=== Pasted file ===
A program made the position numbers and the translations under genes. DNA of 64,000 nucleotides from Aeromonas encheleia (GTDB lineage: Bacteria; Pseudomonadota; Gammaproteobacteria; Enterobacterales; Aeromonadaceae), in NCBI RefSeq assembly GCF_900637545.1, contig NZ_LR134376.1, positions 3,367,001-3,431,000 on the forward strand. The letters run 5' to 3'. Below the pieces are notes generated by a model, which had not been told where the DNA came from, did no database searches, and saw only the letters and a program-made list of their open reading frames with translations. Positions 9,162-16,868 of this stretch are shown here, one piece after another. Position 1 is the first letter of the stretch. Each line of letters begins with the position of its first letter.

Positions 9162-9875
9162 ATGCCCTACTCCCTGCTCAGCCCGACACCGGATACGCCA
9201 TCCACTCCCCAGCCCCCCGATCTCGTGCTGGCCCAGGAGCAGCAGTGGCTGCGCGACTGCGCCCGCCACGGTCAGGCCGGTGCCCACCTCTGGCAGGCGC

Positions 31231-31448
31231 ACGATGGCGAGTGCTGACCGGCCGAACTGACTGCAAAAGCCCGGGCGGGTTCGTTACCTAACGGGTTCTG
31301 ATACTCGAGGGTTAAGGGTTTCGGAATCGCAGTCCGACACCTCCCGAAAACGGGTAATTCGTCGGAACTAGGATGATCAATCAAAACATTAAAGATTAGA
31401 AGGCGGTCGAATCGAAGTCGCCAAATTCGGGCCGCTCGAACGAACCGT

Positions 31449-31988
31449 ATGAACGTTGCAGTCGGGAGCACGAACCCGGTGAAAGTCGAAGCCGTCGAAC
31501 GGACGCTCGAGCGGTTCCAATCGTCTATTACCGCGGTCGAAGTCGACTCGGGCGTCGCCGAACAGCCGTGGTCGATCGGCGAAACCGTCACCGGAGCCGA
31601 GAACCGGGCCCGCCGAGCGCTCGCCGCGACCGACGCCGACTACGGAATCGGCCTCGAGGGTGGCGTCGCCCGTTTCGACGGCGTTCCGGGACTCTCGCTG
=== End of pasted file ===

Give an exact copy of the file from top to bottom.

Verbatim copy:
A program made the position numbers and the translations under genes. DNA of 64,000 nucleotides from Aeromonas encheleia (GTDB lineage: Bacteria; Pseudomonadota; Gammaproteobacteria; Enterobacterales; Aeromonadaceae), in NCBI RefSeq assembly GCF_900637545.1, contig NZ_LR134376.1, positions 3,367,001-3,431,000 on the forward strand. The letters run 5' to 3'. Below the pieces are notes generated by a model, which had not been told where the DNA came from, did no database searches, and saw only the letters and a program-made list of their open reading frames with translations. Positions 9,162-16,868 of this stretch are shown here, one piece after another. Position 1 is the first letter of the stretch. Each line of letters begins with the position of its first letter.

Positions 9162-9875
9162 ATGCCCTACTCCCTGCTCAGCCCGACACCGGATACGCCA
9201 TCCACTCCCCAGCCCCCCGATCTCGTGCTGGCCCAGGAGCAGCAGTGGCTGCGCGACTGCGCCCGCCACGGTCAGGCCGGTGCCCACCTCTGGCAGGCGC

Positions 31231-31448
31231 ACGATGGCGAGTGCTGACCGGCCGAACTGACTGCAAAAGCCCGGGCGGGTTCGTTACCTAACGGGTTCTG
31301 ATACTCGAGGGTTAAGGGTTTCGGAATCGCAGTCCGACACCTCCCGAAAACGGGTAATTCGTCGGAACTAGGATGATCAATCAAAACATTAAAGATTAGA
31401 AGGCGGTCGAATCGAAGTCGCCAAATTCGGGCCGCTCGAACGAACCGT

Positions 31449-31988
31449 ATGAACGTTGCAGTCGGGAGCACGAACCCGGTGAAAGTCGAAGCCGTCGAAC
31501 GGACGCTCGAGCGGTTCCAATCGTCTATTACCGCGGTCGAAGTCGACTCGGGCGTCGCCGAACAGCCGTGGTCGATCGGCGAAACCGTCACCGGAGCCGA
31601 GAACCGGGCCCGCCGAGCGCTCGCCGCGACCGACGCCGACTACGGAATCGGCCTCGAGGGTGGCGTCGCCCGTTTCGACGGCGTTCCGGGACTCTCGCTG